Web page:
They say that men and women are wired differently, and aren’t we all glad? It’s part of each gender’s charm.
But sometimes the generalizations are incorrect.
I am a klutz with a hammer. My late wife was a whiz at minor carpentry jobs.
I didn’t mind pitching in on household chores. She kept a magnetized sign on the refrigerator that said: Housework won’t kill you, but why take the chance?
I thought a washer was the thing that sits next to the dryer. She thought a washer was the thing that prevents leaks in the garden hose.
Maybe that’s why our marriage worked for so long. We complemented each other but not always in ways that conventional wisdom would have suggested.
However, there was one area in which stereotypical attitudes about gender definitely applied, and that was clothing.
Women, if I may grossly over-generalize and risk sounding a little sexist, like shopping for clothes a lot more than men do.
The women I love are happy to wander around clothing stores at the mall for hours, meandering here and there, mixing and matching potential outfits, checking price tags, and in all likelihood buying stuff. Sometimes lots of stuff.
Even if no purchases are made, they are fulfilled by the experience. No man I know, including me, does that.
Don’t get me wrong. I have wandered around my share of malls, but seldom to buy anything, and hardly ever to buy clothing. I stroll at malls for the exercise and the people-watching.
I see many other men doing the same thing. If most of the people we are watching happen to be women, I’m sorry. It’s what we do. We’re men.
But there always comes a day of reckoning when sight-seeing at the mall isn’t enough. I’ve got shirts older than my granddaughter, and she’s a sophomore in college.
I tend to wear a pair of pants until they are so worn that light passes through them when held up to the sun. Only then do I concede it is time to find a replacement pair, and that means a dreaded shopping excursion at the mall. An otherwise nice walk ruined.
If there’s one thing I hate more than shopping for a new pair of pants at a department store, it’s having to try the new pants on in one of those changing-room cubicles.
In the first place a chime sounds when you enter, thereby alerting everyone within a hundred feet that you’re about to get half naked.
These cubicles are supposed to be private, but I still imagine that a security officer who’s probably a registered sex offender is watching a TV monitor somewhere to make sure I don’t steal anything by putting my old pants back on over the new ones.
Not only that, but some of these changing rooms do not have doors that reach all the way down to the floor, which means my uncovered legs, at least from the knees down, are visible to others. It’s embarrassing and not a pretty sight.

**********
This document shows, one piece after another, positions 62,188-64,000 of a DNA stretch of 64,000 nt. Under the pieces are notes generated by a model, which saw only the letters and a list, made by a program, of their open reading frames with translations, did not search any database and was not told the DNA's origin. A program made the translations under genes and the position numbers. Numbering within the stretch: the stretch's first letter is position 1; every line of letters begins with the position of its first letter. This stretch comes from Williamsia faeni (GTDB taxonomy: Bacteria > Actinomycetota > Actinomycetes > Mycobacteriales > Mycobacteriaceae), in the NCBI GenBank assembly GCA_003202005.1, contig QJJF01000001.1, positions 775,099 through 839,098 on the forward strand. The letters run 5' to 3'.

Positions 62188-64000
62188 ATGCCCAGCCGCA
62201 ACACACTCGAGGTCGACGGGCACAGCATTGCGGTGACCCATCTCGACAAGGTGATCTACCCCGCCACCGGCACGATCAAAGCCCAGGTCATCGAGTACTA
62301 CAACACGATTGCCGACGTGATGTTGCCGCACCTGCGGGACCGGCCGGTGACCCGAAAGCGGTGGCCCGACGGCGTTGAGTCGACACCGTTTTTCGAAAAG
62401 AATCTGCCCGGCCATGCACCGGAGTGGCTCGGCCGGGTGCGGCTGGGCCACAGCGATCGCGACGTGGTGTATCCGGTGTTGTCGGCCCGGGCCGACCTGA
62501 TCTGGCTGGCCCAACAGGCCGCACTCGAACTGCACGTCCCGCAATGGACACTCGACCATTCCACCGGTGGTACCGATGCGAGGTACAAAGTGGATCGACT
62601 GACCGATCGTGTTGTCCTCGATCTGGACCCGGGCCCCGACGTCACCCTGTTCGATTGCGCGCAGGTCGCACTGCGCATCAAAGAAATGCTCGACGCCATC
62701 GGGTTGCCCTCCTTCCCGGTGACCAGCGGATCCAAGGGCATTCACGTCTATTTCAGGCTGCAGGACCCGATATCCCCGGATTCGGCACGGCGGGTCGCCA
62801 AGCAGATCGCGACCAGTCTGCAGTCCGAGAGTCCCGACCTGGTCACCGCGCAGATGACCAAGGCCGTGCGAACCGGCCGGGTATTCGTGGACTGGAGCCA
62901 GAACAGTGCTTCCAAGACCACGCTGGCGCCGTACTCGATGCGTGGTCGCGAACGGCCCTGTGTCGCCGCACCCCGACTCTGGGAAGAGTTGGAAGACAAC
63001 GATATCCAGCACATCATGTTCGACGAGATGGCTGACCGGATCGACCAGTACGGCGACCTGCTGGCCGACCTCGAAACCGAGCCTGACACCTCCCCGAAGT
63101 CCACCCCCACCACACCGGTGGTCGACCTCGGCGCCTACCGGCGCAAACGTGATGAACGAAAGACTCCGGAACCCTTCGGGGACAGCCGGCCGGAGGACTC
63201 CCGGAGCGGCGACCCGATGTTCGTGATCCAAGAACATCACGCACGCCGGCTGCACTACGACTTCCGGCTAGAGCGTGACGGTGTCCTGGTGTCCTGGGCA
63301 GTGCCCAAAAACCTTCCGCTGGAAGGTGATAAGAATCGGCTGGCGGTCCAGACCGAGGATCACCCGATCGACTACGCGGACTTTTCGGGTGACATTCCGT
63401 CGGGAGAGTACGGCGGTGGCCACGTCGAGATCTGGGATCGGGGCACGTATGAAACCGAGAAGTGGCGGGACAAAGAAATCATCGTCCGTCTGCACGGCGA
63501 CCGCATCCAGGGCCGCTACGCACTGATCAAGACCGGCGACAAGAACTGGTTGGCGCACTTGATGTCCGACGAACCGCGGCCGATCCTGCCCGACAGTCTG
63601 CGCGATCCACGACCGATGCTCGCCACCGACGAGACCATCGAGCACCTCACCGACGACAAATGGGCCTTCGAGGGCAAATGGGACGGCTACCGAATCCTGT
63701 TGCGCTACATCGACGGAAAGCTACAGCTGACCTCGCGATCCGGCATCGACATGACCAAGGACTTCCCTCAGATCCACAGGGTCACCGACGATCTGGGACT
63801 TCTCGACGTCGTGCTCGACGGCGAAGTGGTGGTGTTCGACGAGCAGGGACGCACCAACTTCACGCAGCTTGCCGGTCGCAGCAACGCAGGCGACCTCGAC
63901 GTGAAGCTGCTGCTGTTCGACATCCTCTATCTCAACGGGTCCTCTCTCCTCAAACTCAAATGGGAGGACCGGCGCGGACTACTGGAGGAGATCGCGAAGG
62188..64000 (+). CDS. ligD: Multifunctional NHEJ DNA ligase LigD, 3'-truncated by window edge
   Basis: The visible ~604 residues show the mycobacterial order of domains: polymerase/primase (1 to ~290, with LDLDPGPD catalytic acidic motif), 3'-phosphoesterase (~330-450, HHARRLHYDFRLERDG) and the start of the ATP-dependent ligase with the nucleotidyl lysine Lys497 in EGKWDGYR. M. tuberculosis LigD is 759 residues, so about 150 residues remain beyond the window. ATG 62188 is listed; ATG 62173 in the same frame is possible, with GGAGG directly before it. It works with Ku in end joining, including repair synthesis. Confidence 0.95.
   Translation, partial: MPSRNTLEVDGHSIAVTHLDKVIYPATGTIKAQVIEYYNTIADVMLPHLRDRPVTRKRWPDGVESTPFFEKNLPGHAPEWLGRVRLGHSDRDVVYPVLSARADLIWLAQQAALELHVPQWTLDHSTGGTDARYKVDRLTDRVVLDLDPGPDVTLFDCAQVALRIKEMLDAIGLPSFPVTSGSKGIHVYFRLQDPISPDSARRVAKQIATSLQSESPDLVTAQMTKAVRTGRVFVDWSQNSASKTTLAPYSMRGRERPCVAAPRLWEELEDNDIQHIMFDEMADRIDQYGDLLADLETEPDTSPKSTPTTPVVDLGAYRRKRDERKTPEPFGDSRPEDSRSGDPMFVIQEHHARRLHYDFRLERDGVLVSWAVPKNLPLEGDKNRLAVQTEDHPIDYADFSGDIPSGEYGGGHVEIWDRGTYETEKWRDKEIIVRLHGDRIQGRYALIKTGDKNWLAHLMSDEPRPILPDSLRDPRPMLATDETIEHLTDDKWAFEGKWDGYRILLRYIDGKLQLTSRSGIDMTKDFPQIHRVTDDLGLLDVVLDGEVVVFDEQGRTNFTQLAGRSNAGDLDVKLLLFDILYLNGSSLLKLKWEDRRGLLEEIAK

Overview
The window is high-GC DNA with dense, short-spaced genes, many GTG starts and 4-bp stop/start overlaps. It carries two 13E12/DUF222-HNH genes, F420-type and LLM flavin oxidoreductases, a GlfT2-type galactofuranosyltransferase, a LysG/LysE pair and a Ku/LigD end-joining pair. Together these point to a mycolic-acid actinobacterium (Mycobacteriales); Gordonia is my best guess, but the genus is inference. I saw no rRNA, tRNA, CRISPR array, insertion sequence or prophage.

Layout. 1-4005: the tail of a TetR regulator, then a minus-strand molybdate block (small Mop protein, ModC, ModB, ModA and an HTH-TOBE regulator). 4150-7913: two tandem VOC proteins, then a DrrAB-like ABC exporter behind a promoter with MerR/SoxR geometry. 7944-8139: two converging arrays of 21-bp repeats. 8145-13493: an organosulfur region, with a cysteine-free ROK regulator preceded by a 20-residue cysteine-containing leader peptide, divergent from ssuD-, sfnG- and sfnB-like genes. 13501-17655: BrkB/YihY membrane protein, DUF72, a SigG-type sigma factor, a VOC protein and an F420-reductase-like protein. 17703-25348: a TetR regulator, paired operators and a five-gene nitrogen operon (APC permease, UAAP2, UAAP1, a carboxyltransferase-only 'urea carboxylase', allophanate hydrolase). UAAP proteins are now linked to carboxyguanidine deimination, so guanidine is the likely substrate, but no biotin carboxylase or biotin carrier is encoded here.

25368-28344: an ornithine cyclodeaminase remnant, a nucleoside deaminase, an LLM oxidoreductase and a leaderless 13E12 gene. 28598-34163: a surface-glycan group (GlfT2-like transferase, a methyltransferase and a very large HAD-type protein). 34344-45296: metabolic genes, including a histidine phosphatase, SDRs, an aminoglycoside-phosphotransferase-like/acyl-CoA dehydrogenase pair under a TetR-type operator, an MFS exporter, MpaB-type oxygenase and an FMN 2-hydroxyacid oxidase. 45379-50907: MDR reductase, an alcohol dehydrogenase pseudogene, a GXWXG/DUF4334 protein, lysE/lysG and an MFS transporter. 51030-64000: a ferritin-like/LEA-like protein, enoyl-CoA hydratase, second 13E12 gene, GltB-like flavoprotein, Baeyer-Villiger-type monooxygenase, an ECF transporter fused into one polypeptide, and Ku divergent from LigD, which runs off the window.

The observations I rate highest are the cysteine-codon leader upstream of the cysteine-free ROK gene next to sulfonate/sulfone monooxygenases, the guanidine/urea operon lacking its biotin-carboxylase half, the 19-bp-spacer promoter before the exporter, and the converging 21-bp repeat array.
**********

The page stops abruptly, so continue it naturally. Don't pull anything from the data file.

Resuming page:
I have no idea who would find that appealing, but they are out there and they are watching.
Sometimes the changing room has no place to sit, so I find myself hopping on one leg, like an ostrich with a bad case of sciatica, while I struggle to cover myself.
Another part of this ritual I dislike is guessing the size I need.
I know what size waist and inseam I wear, but invariably the pair I take to the changing room turns out to be not quite a good fit. Why didn’t I take two or three pairs in with me, including a pair that’s one size up and a pair that’s one size down?
Because I only do one show a day. That’s why. It’s a strategy that inevitably fails, yet I never learn.
The worst part of the whole exercise for me was pulling on the new pants and then having to walk out into the store, locate my wife, and get her approval.
If I got an affirmative nod? Hallelujah, let’s go home. If she frowned or sighed or slowly moved her head from side to side, or dismissively waved her hand — a gesture that means the same thing in every language on the planet — it was time to start the process over.
Eventually, since the last thing I wanted was to have to come back another day to do this, we settled on a pair that seemed to fit and satisfied her notion of what looked decent on me.
We both left the mall happy, just for different reasons. She didn’t have to see me in my old, baggy, shiny-bottom pants anymore, and she’d buy me ice cream on the way home for being a good boy. Win-win.
In time, of course, the new pants became old pants and world order was restored.
There is only one shopping experience that comes close to stirring the same reluctance on my part, and that’s shopping for underwear. It’s humiliating to hand a three-pack of Jockeys to the lady working the register. Why does it always have to be a woman?
The good news? You don’t have to try them on first.
Thomas Walton is the retired editor and vice president of The Blade. His column appears every other Sunday. His radio commentary, “Life As We Know It,” can be heard every Monday at 5:44 p.m. during “All Things Considered” on WGTE FM 91 Contact him at: firstname.lastname@example.org.
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